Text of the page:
Politicians launch bid to prevent Six Nations going behind paywall

By Josh Raisey
The Principality Stadium in Cardiff (Photo by Michael Steele/Getty Images)

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The idea of the Six Nations no longer being on free-to-air television is one that has not been welcomed by many in the rugby world. 


Fans and journalists have staunchly argued against the possibility of the Championship moving behind a paywall in 2022, after Six Nations chief executive officer Benjamin Morel recently suggested that it was an avenue that may be pursued. 

The rancour at this suggestion has stretched far beyond the rugby community though and into the world of politics. 

In Wales, Adam Price, leader of Plaid Cymru, has said that he and Liz Saville Roberts have written to the Secretary of State for Digital, Culture, Media and Sport asking for the Six Nations to be protected on free-to-air television. He said on Twitter: “It is bitterly ironic as we celebrate St. David’s Day we discover we may soon be priced out of our own culture.”

Fellow Welsh Assembly Members have echoed this view, as it has been resoundly stressed that rugby and the Six Nations are embedded into Wales’ culture. 



Nothing has been officially announced, but this past weekend has been a glimpse into how contentious this decision will prove to be.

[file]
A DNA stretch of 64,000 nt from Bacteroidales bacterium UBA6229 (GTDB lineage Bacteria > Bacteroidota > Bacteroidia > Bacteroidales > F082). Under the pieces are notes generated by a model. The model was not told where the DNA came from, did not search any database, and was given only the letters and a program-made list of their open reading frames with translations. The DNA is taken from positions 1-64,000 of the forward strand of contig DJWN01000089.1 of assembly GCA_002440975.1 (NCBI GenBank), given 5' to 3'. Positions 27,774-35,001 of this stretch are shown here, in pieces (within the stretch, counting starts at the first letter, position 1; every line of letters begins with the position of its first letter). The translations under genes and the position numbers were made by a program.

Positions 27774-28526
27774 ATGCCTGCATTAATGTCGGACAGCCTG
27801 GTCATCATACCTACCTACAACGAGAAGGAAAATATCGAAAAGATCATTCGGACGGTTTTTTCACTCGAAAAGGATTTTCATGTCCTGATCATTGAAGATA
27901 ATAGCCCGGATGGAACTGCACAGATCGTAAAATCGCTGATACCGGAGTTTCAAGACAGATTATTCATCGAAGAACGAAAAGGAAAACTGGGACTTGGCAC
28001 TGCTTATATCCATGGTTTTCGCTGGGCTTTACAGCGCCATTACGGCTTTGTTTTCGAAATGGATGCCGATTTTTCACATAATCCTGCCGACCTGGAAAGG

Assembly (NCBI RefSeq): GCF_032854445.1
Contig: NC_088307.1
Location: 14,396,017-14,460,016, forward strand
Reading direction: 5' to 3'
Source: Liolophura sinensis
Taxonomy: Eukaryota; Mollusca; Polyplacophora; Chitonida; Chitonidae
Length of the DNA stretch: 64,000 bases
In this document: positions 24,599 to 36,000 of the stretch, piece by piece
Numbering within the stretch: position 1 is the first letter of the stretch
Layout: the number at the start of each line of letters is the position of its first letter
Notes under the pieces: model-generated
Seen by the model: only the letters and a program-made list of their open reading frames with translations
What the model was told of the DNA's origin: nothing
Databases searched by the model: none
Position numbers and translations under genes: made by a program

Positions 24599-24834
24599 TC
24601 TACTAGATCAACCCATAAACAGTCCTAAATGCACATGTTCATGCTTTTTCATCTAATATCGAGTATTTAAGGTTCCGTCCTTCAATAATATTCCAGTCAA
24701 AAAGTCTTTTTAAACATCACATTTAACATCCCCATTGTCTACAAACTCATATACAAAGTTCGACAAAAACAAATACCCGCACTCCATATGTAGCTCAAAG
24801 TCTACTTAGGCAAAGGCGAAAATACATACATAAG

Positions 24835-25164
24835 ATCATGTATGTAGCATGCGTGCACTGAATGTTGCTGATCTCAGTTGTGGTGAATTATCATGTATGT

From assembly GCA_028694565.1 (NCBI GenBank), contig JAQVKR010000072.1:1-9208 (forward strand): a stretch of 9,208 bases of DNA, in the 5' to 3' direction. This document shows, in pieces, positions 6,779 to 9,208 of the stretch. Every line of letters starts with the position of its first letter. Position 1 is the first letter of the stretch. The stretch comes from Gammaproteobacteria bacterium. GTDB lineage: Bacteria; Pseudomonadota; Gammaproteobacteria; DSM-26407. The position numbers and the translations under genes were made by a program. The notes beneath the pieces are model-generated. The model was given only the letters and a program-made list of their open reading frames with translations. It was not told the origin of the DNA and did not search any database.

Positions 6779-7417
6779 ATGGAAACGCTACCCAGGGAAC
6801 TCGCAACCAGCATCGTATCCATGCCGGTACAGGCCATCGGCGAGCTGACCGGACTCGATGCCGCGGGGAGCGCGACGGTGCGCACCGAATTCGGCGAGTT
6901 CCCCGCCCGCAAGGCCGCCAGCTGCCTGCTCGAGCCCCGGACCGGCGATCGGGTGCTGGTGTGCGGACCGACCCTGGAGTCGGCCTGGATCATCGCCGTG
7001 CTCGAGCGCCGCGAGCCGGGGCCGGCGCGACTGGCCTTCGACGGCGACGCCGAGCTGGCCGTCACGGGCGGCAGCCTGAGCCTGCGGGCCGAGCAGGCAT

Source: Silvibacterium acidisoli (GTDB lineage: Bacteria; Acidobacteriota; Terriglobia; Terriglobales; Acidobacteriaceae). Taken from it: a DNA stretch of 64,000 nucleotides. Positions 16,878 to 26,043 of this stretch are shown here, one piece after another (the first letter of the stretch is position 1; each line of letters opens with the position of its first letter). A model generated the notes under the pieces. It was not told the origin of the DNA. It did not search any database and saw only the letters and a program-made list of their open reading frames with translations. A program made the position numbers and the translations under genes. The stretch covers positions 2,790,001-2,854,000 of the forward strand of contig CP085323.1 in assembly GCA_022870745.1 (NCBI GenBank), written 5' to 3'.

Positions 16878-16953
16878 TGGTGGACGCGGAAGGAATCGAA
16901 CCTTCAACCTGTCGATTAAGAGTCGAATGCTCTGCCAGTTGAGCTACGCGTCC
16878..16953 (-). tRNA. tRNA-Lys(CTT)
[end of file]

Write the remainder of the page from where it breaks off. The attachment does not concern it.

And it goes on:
MPs in Wales have also joined this discussion on social media, with Kevin Brennan sharing a letter Welsh Labour MPs wrote to the Welsh Rugby Union, urging them to refrain from letting the tournament go behind a paywall. He said: “If this happens it will cast a chilling shadow across rugby as an integral part of Welsh popular culture.”


Once again, many other Welsh MPs have shared these sentiments, as this is a move that will have a great cultural impact there. Then again, there are still swathes of people in England that are against such a controversial decision. 


The windfall from the move would of course benefit the unions, which will be taken into consideration, but tampering with one of the staples of the British sporting calendar has received a sizeable backlash so far. 

Watch: Six Nations £300m paywall deal: ‘We would not rule anything out’.

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Politicians launch bid to prevent Six Nations going behind paywall